What do the housing markets in Las Vegas, New York and Silicon Valley all have in common?
According to a recent report, those three housing markets are largely reliant on the stock market.
Redfin, a real estate analysis firm, revealed that for every $1 billion climb in stock value a company from a particular area exhibits, the median sale price of nearby homes climbs $4,400.
Las Vegas, which is largely dependent on its tourism and gambling business, has 10 public companies trading in the city. Redfin examined those companies and their surrounding zip codes and discovered that Sin City had the highest tie-in between home values and stock prices. Many home values in the area were closely related to the stock values of International Game Technology and Allegiant Air.
"Las Vegas is sort of a single-industry town," Tommy Unger, a senior data analyst at Redfin, told The Wall Street Journal. "It lives and dies by the gambling industry. Same with Silicon Valley, which is really technology-driven. A very economically diversified place sees a weaker correlation."
The study had Las Vegas first overall with a 0.56 stock market influence correlation. Silicon Valley in San Jose, Calif., was second at 0.43 and New York finished third at 0.36.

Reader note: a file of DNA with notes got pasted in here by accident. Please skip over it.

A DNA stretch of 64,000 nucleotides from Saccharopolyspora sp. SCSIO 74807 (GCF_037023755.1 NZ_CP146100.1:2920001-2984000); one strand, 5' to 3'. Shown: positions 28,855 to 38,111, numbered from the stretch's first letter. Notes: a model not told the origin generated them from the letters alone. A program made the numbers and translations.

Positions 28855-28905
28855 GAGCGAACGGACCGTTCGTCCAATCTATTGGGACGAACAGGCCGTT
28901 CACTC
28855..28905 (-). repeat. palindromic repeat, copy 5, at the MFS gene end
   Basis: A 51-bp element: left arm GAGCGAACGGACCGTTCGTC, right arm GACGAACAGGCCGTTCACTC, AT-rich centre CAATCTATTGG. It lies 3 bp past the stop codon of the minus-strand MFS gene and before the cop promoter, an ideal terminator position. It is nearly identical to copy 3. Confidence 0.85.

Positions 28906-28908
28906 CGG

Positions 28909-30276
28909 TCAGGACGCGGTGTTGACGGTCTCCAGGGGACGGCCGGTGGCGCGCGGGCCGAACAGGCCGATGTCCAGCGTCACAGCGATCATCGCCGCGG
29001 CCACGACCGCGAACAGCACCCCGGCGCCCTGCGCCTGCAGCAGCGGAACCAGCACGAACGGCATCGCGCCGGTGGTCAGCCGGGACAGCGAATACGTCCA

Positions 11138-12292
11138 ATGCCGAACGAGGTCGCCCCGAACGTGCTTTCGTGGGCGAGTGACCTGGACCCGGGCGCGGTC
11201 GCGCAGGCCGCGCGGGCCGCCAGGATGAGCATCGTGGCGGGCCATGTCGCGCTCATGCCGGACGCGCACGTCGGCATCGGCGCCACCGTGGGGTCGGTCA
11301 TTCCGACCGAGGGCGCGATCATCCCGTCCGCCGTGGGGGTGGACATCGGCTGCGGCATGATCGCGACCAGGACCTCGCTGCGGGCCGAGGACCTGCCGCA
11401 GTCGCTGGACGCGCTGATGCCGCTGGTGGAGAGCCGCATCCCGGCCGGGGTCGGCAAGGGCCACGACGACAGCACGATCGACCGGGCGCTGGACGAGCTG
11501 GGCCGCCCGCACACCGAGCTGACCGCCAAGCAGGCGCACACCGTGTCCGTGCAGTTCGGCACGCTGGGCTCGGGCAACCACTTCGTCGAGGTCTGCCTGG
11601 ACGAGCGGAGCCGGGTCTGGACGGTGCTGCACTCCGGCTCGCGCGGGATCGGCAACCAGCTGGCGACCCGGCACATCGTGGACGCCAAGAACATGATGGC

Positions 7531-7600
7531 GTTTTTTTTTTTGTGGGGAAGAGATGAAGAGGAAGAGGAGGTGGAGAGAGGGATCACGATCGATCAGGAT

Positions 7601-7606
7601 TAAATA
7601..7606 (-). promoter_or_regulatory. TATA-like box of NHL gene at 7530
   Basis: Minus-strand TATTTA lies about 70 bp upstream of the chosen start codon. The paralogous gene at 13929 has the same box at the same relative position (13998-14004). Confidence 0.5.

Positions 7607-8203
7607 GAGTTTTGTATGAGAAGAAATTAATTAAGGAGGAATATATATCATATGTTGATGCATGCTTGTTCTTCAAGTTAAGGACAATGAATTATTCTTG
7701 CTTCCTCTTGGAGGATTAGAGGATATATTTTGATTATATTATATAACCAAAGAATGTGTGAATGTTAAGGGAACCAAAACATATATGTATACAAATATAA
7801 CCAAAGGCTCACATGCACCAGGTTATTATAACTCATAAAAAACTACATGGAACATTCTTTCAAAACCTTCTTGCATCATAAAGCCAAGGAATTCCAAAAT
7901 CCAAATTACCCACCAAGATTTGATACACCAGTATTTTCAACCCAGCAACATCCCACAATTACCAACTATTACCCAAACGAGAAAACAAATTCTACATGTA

Those markets that showed the greatest reliance on the stock market could also be hit the hardest if a crash occurred.
"If there's a stock crash, these metro areas will respond the quickest," Unger said.
Calculating the study?
Redfin studied 824 companies in 19 major areas and compared year-over-year changes to the companies' total against year-over-year median price changes to the nearby residential market.
Only companies with more than $500 million in stock value were included, and the report followed homes within five miles of the company's headquarters.
Silicon Valley, which is home to 45 publicly traded companies followed in the study, has a sum value of around $1.1 trillion.
The Redfin report stated that a one percent rise in stock value for these companies could fuel a $48,000 median sales price surge for homes in the area.
And with many of the property owners in Silicon Valley working for such companies, Unger said that residents can see huge monetary gains when the market shows positive gains.
"When the stock prices go up, they get tens of thousands of dollars right away in their pockets," he said.
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